Refuge Manager Richard Jerry Guadagno

Refuge Manager Richard Jerry Guadagno

United States Department of the Interior - Fish and Wildlife Service - Division of Refuge Law Enforcement, U.S. Government

End of Watch Tuesday, September 11, 2001

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Richard Jerry Guadagno

Refuge Manager Richard Guadagno was killed when the commercial airliner he was a passenger on was hijacked while he was returning from vacation.

The plane crashed after passengers, who had heard about the other hijackings, attempted to re-take control of the plane in flight. During the re-taking effort, the plane crashed into a field in rural Pennsylvania. Although it cannot be proven, there is reason to believe that Manager Guadagno was among those who attempted to re-take control of the plane. Manager Guadagno's badge and credentials were found in trees where the cockpit debris had broken off and scattered into, highly suggesting Manager Guadagno was among the passengers who fought back and attempted to retake control of the plane.

Manager Guadagno had been employed with the United States Department of the Interior for 17 years. He is survived by his parents and sister.

He was posthumously awarded the Department of the Interior's Valor Award.

The 9/11 Terrorist Attacks

On the morning of September 11th, 2001, seventy-two officers from a total of eight local, state, and federal agencies were killed when terrorist hijackers working for the al Qaeda terrorist network, headed by Osama bin Laden, crashed four hijacked planes into the World Trade Center towers in New York City, the Pentagon in Arlington, Virginia, and a field near Shanksville, Pennsylvania.

After the impact of the first plane into the World Trade Center's North Tower, putting the safety of others before their own, law enforcement officers along with fire and EMS personnel, rushed to the burning Twin Towers of the World Trade Center to aid the victims and lead them to safety. Due to their quick actions, it is estimated that over 25,000 people were saved.

As the evacuation continued, the South Tower unexpectedly collapsed as a result of the intense fire caused by the impact. The North Tower collapsed a short time later. Seventy-two law enforcement officers, 343 members of the New York City Fire Department, and over 2,800 civilians were killed at the World Trade Center site on 9/11.

A third hijacked plane crashed into a field in rural Pennsylvania when the passengers attempted to re-take control of the plane. One law enforcement officer, who was a passenger on the plane, was killed in that crash.

The fourth hijacked plane was crashed into the Pentagon in Arlington, Virginia, killing almost 200 military and civilian personnel. No law enforcement officers were killed at the Pentagon on 9/11.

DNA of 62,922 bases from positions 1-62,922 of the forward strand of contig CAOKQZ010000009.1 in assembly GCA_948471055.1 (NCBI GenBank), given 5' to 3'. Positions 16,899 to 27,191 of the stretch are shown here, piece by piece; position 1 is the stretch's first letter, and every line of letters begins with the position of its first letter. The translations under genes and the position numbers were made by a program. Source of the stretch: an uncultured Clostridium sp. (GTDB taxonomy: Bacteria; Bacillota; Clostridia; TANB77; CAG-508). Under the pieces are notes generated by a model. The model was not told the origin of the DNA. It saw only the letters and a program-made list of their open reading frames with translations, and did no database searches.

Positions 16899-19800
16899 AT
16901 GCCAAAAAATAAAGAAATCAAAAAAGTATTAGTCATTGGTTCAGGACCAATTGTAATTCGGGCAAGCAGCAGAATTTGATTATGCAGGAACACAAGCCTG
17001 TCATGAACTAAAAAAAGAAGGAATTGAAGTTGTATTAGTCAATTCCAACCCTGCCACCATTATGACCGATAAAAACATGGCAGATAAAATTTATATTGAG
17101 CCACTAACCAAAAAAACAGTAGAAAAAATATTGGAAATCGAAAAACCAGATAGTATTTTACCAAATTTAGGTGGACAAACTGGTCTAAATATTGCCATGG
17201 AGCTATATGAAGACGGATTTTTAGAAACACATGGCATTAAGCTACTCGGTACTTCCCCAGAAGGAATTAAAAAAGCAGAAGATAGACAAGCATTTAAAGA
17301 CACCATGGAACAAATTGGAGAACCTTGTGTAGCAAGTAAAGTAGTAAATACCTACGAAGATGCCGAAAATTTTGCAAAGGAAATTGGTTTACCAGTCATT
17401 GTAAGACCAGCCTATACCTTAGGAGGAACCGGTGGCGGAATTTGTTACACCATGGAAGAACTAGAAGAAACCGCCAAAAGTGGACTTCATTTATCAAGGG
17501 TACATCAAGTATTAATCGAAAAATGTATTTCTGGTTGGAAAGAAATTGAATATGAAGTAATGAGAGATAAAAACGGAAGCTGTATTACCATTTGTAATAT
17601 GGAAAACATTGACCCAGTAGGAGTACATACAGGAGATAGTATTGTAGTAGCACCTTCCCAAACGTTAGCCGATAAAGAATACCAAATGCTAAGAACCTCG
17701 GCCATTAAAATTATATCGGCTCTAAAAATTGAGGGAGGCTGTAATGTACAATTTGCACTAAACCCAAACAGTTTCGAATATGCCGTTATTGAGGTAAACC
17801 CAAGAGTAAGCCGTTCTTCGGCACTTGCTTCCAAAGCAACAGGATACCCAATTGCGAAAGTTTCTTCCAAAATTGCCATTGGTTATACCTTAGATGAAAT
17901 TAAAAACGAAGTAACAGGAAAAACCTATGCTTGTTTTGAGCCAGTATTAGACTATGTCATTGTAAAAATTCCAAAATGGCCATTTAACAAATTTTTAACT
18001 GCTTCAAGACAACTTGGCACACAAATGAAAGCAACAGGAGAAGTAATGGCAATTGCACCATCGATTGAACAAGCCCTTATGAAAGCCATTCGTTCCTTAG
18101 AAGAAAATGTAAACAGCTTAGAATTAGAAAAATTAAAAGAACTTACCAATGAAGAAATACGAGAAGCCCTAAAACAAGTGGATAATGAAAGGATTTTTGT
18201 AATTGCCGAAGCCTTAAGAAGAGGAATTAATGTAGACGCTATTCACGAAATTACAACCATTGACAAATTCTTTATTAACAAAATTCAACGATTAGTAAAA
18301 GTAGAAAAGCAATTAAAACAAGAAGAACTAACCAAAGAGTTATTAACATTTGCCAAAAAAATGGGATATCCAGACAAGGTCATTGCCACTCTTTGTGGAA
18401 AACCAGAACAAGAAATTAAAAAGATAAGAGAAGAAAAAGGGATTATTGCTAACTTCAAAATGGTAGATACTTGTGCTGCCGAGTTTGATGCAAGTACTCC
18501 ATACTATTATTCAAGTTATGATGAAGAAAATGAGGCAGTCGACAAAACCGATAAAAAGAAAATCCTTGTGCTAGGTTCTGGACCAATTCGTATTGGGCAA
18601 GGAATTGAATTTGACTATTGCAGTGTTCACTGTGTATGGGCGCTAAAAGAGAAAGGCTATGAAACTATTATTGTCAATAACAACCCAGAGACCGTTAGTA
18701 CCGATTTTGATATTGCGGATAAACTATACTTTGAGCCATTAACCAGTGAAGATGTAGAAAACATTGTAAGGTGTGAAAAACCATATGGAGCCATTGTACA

The terrorist attacks resulted in the declaration of war against the Taliban regime, the illegal rulers of Afghanistan, and the al Qaeda terrorist network which also was based in Afghanistan.

On September 9th, 2005, all of the public safety officers killed on September 11th, 2001, were posthumously awarded the 9/11 Heroes Medal of Valor by President George W. Bush.

The contamination in the air at the World Trade Center site caused many rescue personnel to become extremely ill and eventually led to the death of several rescue workers.

On May 1st, 2011, members of the United States military conducted a raid on a compound in Abbottabad, Pakistan, and killed Osama bin Laden.

Please click here to visit the memorials of all of the law enforcement officers who have died as a result of the 9/11 Terrorist Attacks.


  • Age 38
  • Tour 17 years
  • Badge Not available

Incident Details

  • Cause Terrorist attack
  • Location Pennsylvania
  • Weapon Aircraft; Passenger jet
  • Offender 19 suicide attackers

9/11, terrorism

Most Recent Reflection

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Dear Richard,
I was a child in Southern California at the time of your death. Just before the 10th anniversary of 9/11, I moved to Humboldt County to attend what was then, Humboldt State University. Over the years I lived in Humboldt I started to hear the story about the passenger on Flight 93 who was a Humboldt resident. Every year on 9/11, an article was published about you in the local independent newspapers and online newsletters (North Coast Journal). I was moved by your passion for your animals and the environment, especially the natural beauty of the local area. As you know, Humboldt County was small so I know even though I don't know them personally, I have probably ran into and been in the same area as your co-workers, friends, and your girlfriend. Each 9/11 I have felt sad and mournful for them and their loss of you. I never had the chance to visit the Wildlife Refuge you loved, but to this day when I visit Humboldt, I can't help but think of you everytime I pass the refuge on 101. I hope one day during a future visit to see the beauty of the Refuge you cared for and pay respect to you at the visitors center that is named in your honor.
Thank you for your service and God bless your soul in Heaven,


September 11, 2022

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